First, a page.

Wednesday, February 4, 2015

Award Winning Graphic Novel

With the big Newbery announcements this week, I am still a little amazed.  The Crossover wining the Newbery is wonderful.  I thought Brown Girl Dreaming would edge it out, but no!  However, Brown Girl Dreaming got a well deserved Honor and that felt right too.

The biggest shift for me however, was that a graphic novel, El Deafo, won a Newbery Honor.  Yes, you read right ... a graphic novel.  I have been telling parents that these books are rich genres for storytelling.  The narratives have depth, significant story arcs and can touch readers in a way that conventional stories sometimes can't.  It is so nice to see the committee acknowledge that these type of stories can be distinguished, and my hope is that parents and librarians will promote this genre as a wonderful reading experience for kids.

So enough pontificating and on to today's review.  I read this Newbery Honor book several months ago and loved it.  I hesitated to post the review, not because the story wasn't wonderful, but because all the characters are bunnies.  No that is not a typo.  Read the review to find out why.  This is one your chid wouldn't pick up off the shelf on their own because of yes, the bunnies, and I am hoping the shiny sticker will give this book the boost it needs.

I have included a video of the author discussing her book at the end of the blog.  Don't miss it.

Don't forget to Follow One Great Book on Facebook, Twitter, Pinterest or Email for all the books where bunnies are funny and kind and scared and self conscious - just like us with bigger ears.

Title:El Deafo

Author: Cece Bell

Target: Grades 3-7

Series: No

Newbery Honor Boook

What this book is about: 
This is an autobiographical graphic novel about growing up hard of hearing.  The author’s hearing was damaged as a child and she has to navigate school and friends with a hearing aid.  While her worries and joys are those of any kid, her challenges with people’s reactions and behavior regarding her hearing are the most difficult for her.  The heart of the story is about a girl who wants to have friends and fit in, and her daily challenges provide a lovely backdrop for a story about growing up.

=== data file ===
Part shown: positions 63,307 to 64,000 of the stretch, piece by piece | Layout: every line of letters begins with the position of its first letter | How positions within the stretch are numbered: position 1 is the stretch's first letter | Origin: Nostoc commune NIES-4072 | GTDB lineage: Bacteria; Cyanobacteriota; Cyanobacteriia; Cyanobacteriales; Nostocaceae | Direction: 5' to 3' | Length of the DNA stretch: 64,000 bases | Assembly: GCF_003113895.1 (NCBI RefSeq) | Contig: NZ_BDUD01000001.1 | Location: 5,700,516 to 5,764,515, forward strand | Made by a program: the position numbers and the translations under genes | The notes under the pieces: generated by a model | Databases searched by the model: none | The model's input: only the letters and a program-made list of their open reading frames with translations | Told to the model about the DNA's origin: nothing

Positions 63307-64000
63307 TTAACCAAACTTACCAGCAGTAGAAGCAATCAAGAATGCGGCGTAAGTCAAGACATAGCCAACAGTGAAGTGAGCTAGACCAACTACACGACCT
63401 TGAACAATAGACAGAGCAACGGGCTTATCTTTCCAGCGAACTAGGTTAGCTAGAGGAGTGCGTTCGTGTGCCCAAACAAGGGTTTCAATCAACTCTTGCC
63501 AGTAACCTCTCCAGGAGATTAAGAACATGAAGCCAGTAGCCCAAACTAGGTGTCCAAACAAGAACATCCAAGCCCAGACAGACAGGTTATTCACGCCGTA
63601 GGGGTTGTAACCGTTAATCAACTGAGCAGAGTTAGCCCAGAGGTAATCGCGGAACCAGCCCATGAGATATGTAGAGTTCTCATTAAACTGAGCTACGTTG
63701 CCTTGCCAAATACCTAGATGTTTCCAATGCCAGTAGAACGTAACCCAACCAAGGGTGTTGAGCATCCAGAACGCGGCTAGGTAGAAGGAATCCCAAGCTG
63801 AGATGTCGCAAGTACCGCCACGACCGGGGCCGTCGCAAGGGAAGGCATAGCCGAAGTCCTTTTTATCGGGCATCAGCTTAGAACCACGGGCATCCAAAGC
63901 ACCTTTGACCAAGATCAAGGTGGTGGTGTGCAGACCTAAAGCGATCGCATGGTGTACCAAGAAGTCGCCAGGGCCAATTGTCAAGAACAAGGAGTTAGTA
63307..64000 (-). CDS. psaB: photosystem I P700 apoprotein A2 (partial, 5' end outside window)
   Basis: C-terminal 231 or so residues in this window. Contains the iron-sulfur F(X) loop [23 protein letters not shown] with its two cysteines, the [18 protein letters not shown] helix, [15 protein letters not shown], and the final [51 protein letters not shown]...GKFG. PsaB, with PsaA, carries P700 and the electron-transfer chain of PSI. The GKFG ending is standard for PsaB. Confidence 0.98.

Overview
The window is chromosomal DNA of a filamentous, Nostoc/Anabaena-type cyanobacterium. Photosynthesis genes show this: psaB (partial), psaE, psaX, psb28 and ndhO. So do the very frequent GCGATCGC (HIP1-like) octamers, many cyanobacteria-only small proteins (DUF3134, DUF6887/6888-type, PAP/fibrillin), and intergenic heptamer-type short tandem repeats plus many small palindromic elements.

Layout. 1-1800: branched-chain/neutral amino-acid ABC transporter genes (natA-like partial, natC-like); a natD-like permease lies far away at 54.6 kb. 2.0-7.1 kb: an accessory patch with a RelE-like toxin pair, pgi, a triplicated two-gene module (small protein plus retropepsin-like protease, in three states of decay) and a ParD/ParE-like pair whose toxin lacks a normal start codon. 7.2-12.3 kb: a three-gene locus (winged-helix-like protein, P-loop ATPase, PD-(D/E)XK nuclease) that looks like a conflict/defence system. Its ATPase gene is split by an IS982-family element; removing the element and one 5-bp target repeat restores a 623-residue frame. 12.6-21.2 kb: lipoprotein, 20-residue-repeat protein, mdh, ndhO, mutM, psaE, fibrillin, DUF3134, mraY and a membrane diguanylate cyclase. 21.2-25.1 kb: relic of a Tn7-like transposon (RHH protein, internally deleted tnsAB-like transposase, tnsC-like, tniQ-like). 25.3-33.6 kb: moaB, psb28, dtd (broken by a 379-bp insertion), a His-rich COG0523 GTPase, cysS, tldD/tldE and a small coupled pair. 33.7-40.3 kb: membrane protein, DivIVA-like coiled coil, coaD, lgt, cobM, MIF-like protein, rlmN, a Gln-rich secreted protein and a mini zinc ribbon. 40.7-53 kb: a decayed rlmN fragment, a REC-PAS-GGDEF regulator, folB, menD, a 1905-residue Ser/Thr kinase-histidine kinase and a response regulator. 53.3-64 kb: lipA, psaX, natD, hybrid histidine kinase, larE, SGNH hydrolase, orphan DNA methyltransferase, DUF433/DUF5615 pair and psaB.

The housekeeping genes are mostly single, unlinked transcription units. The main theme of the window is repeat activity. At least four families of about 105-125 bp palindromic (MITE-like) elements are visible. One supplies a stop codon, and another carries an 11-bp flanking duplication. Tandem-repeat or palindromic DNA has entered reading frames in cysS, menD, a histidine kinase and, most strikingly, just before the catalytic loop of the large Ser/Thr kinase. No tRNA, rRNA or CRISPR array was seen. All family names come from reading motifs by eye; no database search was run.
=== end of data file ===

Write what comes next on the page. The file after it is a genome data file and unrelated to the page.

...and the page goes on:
Why I love this book: 
This book feels absolutely authentic.  Cece’s reaction to her deafness, the loneliness and embarrassment she feels, the reaction of other kids, it all feels absolutely true.  Kids will certainly walk away from this book with a new feeling of empathy for others, but they will also love Cece and be rooting for her the whole way.  She has a sensibility and a sense of humor that is irresistible!

The characters in this book are drawn as bunnies which is an interesting play.  Obviously bunnies have big ears, and this accentuates the issues of hearing and makes the hearing aids a more prominent feature.  This analogy will probably be lost on most kids, but it was a compelling way to visually interpret the issue of deafness.

Who this book is for: 
The comparisons to Raina Telgemeir’s Smile are inevitable and kids who enjoyed that book will certainly be the right audience for this one.  The bunnies may make the book feel young at first, but the issues are sophisticated so don’t let the rabbits fool you.

Final thoughts: 
There are lots of graphic novel memoirs out this year.  Check out Sisters and The Dumbest Idea Ever for more great stuff in this genre.  I keep telling you graphic novels are getting better and better!  Has the Newbery Honor convinced you yet?

Fun fact: The author is married to Tom Angleberger, the writer of Origami Yoda.  

To purchase this book:
Click on the following link to connect to Amazon: El Deafo  A portion of each purchase goes to support this blog at no cost to you.  Thank you for your support.

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